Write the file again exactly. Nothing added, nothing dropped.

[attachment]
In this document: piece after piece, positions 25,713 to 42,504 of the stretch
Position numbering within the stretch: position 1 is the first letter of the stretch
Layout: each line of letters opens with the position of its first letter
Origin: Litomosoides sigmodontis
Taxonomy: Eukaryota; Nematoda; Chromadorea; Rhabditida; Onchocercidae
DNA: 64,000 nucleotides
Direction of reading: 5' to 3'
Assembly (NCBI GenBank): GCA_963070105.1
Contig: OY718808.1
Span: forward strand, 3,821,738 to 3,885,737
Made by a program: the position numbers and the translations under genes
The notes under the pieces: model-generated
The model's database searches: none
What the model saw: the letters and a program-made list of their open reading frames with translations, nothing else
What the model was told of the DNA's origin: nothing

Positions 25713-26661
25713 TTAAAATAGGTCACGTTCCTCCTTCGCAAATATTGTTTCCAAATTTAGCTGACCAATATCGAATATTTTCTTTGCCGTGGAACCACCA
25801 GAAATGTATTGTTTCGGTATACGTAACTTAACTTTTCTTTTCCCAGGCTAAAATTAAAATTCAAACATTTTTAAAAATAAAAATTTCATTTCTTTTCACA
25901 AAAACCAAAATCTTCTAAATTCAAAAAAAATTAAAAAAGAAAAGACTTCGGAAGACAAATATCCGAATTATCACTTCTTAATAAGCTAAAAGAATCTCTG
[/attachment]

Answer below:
In this document: piece after piece, positions 25,713 to 42,504 of the stretch
Position numbering within the stretch: position 1 is the first letter of the stretch
Layout: each line of letters opens with the position of its first letter
Origin: Litomosoides sigmodontis
Taxonomy: Eukaryota; Nematoda; Chromadorea; Rhabditida; Onchocercidae
DNA: 64,000 nucleotides
Direction of reading: 5' to 3'
Assembly (NCBI GenBank): GCA_963070105.1
Contig: OY718808.1
Span: forward strand, 3,821,738 to 3,885,737
Made by a program: the position numbers and the translations under genes
The notes under the pieces: model-generated
The model's database searches: none
What the model saw: the letters and a program-made list of their open reading frames with translations, nothing else
What the model was told of the DNA's origin: nothing

Positions 25713-26661
25713 TTAAAATAGGTCACGTTCCTCCTTCGCAAATATTGTTTCCAAATTTAGCTGACCAATATCGAATATTTTCTTTGCCGTGGAACCACCA
25801 GAAATGTATTGTTTCGGTATACGTAACTTAACTTTTCTTTTCCCAGGCTAAAATTAAAATTCAAACATTTTTAAAAATAAAAATTTCATTTCTTTTCACA
25901 AAAACCAAAATCTTCTAAATTCAAAAAAAATTAAAAAAGAAAAGACTTCGGAAGACAAATATCCGAATTATCACTTCTTAATAAGCTAAAAGAATCTCTG